The complex layers of frenetic activity that collectors had begun to hear in Williams’ writing by the early 1990’s are completely absent from Schindler’s List. Instead, Williams approaches the horrors on screen with a beauty so primordial that the score is dripping with romantic heartbreak at each of its harmonic turns. The primary theme meanders as smoothly and gracefully as any in modern history. Each lush progression of the title theme, famous for its teasingly near-octave alterations, takes advantage of heart-wrenchingly simple harmonic progressions, ironically combining to form a theme that, despite these very basic movements, is a unique and lasting memory for many listeners.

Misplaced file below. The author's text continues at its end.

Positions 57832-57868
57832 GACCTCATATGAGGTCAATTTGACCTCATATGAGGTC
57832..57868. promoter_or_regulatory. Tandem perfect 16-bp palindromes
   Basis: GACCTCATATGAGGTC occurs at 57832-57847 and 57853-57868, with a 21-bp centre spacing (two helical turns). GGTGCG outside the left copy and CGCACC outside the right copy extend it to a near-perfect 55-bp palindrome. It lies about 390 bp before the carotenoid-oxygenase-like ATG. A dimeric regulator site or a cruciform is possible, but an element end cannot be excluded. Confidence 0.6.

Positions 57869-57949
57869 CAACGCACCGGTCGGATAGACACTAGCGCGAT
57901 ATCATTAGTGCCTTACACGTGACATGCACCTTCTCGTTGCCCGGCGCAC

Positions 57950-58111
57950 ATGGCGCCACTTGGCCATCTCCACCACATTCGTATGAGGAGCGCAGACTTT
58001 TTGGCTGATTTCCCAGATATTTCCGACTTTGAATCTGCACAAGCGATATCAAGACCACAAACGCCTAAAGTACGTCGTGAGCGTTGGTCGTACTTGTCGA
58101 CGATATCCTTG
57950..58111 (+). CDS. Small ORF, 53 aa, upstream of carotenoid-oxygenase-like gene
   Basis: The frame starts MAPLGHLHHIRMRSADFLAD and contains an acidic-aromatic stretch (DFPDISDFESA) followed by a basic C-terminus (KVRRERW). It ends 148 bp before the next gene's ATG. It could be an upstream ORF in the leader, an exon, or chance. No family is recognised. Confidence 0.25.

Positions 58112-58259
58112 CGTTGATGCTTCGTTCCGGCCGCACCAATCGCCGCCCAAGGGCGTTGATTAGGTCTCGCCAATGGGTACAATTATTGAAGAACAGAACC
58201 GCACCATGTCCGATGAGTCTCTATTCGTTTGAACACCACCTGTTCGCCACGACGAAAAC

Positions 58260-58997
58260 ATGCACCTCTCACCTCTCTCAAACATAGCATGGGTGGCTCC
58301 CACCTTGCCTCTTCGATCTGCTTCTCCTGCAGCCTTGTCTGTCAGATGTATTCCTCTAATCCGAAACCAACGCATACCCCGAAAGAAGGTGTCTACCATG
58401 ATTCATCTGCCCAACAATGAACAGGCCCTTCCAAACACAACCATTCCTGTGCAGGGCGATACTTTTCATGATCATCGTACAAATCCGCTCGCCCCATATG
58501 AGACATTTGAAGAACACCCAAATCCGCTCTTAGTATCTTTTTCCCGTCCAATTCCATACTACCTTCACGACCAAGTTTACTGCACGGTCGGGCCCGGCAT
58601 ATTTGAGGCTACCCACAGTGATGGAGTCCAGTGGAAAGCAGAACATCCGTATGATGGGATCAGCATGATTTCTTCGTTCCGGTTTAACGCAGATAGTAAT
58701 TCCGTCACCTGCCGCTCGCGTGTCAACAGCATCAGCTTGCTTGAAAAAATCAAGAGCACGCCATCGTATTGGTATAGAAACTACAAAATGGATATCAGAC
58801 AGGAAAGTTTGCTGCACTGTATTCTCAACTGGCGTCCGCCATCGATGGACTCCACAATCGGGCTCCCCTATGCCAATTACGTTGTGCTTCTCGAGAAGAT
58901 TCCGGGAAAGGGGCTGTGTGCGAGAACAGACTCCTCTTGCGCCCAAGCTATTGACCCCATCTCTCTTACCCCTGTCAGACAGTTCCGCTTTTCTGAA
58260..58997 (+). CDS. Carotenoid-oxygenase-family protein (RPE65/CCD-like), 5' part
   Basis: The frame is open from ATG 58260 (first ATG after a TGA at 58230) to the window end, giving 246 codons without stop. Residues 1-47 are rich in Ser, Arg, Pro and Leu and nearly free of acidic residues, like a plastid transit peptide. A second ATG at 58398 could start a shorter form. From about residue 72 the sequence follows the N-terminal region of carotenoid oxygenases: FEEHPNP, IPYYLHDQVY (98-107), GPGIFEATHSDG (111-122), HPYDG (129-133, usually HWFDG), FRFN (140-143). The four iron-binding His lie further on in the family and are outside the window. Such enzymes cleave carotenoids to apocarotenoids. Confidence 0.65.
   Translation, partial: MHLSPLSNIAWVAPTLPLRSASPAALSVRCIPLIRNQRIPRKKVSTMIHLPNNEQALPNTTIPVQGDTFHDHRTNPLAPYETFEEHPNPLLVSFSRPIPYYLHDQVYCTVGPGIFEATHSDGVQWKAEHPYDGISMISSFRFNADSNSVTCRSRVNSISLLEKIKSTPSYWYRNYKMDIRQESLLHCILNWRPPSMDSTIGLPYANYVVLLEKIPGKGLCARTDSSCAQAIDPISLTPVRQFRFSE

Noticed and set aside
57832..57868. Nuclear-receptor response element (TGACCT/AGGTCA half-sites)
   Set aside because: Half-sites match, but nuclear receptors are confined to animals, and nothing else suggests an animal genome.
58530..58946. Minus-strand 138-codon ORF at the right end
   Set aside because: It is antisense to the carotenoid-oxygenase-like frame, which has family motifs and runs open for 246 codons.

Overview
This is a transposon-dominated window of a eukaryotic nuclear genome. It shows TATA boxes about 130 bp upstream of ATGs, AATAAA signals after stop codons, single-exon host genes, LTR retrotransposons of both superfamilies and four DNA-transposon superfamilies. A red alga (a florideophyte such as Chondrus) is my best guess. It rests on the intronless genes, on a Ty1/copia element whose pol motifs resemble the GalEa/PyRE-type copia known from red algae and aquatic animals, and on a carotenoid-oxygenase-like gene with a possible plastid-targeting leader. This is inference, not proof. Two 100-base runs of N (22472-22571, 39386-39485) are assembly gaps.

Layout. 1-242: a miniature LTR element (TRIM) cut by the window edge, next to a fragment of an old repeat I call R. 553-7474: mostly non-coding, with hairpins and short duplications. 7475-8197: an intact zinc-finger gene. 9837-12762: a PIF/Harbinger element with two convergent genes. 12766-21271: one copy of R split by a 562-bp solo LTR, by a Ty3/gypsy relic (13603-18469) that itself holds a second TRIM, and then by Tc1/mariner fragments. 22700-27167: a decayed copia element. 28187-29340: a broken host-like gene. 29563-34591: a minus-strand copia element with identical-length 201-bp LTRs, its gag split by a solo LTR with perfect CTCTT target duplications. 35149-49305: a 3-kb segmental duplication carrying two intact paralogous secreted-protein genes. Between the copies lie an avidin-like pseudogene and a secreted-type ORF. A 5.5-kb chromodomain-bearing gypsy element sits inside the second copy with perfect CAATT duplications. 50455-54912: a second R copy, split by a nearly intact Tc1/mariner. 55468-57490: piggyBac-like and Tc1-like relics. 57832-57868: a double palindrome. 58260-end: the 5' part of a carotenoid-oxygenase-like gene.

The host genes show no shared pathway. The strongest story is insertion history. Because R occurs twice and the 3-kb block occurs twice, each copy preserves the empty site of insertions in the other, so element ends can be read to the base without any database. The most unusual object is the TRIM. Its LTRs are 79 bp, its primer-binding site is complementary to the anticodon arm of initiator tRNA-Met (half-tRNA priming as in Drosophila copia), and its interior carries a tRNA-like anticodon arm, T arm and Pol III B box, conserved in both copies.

Unlike other film music written by Williams, such as Jurassic Park (written earlier the same year), Raiders of the Lost Ark or Star Wars, this hauntingly beautiful violin solo and orchestra piece has become a popular classic in its own right, especially with Itzhak Perlman playing on a Stradivarius.
John Williams scores incredibly for the orchestra, featuring the violas playing a counter-melody to the solo violin. It almost puts one in mind of the opening of the Sibelius Violin Concerto.
Williams’ score for Schindler’s List was awarded an Oscar, Grammy and BAFTA.